“Such is the paradox of A.A. regeneration: strength arising out of complete defeat and weakness, the loss of one’s old life as a condition for finding a new one.” –A.A. COMES OF AGE, p. 46
When I read the statement above, I can’t help but think of the changes that I made for my sobriety.
When sobriety first met my ‘mess-of-self,’ I had lost just about every facet of my existence—family, friends, my home and so on. Like so many others, I had managed to destroy my life with drinking and drugging.
Willing to FINALLY admit defeat against the elixirs and poisons, I chose to attend AA and NA, and, turns out “defeat and weakness” has its perks—although the road to them is a challenge. The blessed outcome of my transformations included:
- Finding new housing: I shared at an AA meeting that I need housing. A woman was looking for a roommate and all worked out nicely.
- Becoming financially solvent: I decided to sell my saving bonds and use that as capital for a small business.
- Re-establishing a relationship with my child: My son was thrilled that I was sober and we are extremely close now.
- Making new friends who are also sober: I could no longer afford to ‘hang’ with others who drank and/or drugged. I was lonely at first, but made a concentrated effort to socialize with AA/NA fellows. Bonds soon formed and years later I have two dear friends from that experience.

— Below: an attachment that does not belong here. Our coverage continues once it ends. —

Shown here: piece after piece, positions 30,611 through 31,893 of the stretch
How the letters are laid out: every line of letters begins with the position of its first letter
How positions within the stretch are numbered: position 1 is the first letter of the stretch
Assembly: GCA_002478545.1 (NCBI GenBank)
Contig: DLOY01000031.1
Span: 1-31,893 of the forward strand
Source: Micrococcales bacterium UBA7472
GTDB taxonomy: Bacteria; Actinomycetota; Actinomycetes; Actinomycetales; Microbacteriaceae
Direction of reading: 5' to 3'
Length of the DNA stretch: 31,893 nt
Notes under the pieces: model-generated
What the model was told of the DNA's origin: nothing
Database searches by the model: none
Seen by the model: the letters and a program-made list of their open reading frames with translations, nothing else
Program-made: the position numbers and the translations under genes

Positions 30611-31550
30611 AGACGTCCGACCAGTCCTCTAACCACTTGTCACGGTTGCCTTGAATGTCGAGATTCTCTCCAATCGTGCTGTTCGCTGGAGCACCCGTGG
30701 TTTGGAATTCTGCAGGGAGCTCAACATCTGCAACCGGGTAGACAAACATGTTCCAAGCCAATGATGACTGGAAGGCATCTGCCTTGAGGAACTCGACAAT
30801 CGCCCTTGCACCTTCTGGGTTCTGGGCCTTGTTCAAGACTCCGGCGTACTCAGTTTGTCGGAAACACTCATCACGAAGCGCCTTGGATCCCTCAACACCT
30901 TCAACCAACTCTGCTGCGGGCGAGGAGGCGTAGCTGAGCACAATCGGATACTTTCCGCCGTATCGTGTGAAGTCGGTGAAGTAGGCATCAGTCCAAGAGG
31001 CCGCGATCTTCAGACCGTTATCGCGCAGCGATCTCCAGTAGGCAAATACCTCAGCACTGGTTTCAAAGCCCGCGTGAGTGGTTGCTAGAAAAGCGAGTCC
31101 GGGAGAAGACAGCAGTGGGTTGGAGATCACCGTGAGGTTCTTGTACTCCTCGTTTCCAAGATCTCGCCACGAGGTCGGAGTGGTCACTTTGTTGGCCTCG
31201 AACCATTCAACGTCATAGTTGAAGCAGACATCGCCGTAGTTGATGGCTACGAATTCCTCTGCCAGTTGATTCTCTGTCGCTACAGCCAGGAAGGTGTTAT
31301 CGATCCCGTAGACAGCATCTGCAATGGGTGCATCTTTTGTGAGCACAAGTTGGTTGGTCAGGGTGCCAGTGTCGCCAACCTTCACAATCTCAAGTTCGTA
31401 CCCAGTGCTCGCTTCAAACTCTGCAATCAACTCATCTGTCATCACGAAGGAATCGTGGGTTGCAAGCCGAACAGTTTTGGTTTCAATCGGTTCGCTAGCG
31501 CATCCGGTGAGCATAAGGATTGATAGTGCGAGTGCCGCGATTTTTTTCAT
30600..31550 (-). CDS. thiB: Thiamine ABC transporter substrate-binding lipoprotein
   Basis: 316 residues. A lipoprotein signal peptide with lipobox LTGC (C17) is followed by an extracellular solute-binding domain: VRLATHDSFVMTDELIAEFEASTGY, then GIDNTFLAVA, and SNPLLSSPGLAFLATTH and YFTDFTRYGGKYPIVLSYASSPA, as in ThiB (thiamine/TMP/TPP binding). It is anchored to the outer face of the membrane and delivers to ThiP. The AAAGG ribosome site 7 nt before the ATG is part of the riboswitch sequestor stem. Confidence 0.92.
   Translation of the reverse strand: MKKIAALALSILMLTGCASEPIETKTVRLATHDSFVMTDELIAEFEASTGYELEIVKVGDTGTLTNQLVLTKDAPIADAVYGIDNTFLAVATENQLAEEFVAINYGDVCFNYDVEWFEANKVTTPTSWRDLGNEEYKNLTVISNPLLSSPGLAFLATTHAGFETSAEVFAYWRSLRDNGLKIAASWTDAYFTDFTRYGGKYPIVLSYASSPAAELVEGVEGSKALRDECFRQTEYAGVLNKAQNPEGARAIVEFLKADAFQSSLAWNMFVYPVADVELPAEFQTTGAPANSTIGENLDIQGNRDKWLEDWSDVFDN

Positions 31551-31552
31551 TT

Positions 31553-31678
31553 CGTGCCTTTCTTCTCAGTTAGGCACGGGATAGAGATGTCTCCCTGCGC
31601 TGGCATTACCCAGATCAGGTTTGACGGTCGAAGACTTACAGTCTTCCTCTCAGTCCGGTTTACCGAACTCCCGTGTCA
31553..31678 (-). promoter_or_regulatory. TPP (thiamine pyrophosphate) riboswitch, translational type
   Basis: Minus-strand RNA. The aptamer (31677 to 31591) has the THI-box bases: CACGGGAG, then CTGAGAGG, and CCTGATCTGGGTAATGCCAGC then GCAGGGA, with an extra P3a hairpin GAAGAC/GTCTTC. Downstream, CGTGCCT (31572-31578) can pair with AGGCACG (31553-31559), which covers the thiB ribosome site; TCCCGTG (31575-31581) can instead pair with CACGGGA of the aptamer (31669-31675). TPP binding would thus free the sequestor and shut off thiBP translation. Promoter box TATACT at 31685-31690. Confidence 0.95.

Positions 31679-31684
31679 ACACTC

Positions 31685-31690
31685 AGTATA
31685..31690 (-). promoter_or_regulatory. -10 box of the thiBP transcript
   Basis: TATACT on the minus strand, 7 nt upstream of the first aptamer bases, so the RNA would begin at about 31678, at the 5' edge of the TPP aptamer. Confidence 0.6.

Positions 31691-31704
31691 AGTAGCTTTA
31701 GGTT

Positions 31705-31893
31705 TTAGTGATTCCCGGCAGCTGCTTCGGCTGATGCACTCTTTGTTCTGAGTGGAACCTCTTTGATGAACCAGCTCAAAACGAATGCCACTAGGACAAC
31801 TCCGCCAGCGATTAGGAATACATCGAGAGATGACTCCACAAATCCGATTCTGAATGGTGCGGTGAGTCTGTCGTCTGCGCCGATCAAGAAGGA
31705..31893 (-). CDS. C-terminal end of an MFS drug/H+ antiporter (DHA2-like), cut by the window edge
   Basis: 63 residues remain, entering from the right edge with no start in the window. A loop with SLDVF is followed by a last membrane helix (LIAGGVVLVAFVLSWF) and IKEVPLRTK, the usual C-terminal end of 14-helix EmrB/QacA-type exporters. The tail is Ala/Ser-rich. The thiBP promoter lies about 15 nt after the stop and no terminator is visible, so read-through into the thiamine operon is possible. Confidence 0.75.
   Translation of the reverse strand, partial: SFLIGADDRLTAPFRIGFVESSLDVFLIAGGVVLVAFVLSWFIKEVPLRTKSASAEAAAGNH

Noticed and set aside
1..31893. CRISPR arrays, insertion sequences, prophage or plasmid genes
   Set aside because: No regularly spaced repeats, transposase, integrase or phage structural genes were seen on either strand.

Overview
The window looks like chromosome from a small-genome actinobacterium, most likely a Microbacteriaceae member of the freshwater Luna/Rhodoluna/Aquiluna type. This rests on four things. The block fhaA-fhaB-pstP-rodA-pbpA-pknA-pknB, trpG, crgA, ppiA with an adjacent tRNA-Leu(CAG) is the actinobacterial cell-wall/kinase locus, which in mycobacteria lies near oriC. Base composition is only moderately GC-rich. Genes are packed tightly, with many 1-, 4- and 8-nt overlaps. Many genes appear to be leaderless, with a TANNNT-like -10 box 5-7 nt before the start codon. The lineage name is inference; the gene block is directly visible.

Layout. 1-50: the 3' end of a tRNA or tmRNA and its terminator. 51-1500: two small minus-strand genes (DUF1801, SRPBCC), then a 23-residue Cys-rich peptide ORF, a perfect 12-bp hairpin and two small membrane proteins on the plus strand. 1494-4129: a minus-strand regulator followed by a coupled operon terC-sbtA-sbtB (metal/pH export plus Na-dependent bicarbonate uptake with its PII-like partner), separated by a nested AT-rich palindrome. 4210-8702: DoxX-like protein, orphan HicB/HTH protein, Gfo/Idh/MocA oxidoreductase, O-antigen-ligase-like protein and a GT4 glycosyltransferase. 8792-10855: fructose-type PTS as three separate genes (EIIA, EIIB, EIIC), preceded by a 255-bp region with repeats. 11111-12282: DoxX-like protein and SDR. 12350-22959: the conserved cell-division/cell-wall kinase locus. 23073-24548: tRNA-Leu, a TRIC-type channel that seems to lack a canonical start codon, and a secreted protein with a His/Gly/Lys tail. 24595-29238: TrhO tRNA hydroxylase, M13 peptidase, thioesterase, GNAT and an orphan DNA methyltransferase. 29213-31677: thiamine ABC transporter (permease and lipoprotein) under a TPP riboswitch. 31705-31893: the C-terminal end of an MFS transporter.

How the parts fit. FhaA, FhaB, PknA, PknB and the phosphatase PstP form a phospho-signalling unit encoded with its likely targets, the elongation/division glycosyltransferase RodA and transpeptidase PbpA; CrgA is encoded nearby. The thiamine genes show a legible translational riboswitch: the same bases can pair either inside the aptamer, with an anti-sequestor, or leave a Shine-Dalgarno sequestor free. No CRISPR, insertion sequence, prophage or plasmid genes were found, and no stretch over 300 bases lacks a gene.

- Rescuing a cat! Yes, having a pet was/is important to my need to be connected to nature.
- Letting my God back into my soul: He was there, waiting.
With these life-fundamentals back in place, I was able to dedicate a good bit of time to AA and NA. My new life had some struggles, yet each day I found more serenity and solace.
My Higher Power journeyed with me as I worked the Steps. He was by my side as I shared at meetings and as I listened intently to my fellows. God carried me when my parents passed away and when I was in an accident with a drunk driver. (How ironic is that?!)
My Lord became my confidante, my best friend and ultimately, my savior.
Daily meetings saw me change from a self-centered and needy person, to one that gladly gives to others.
This insidious disease would NOT win the game called Addiction, nor would it leave me in its destructive pathway. I could almost say that this disease was a catalyst.
The spoiled, outspoken Katie that ‘used’ eventually became a tolerant, intuitive and patient woman—all because of a simple paradox.
Author: Katie H. is a writer, recovering addict, and mother based in Connecticut.